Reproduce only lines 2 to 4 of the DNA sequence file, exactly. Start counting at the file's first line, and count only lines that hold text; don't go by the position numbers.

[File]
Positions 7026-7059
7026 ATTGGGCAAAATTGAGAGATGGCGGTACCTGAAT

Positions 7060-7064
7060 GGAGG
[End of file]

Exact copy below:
7026 ATTGGGCAAAATTGAGAGATGGCGGTACCTGAAT

Positions 7060-7064
7060 GGAGG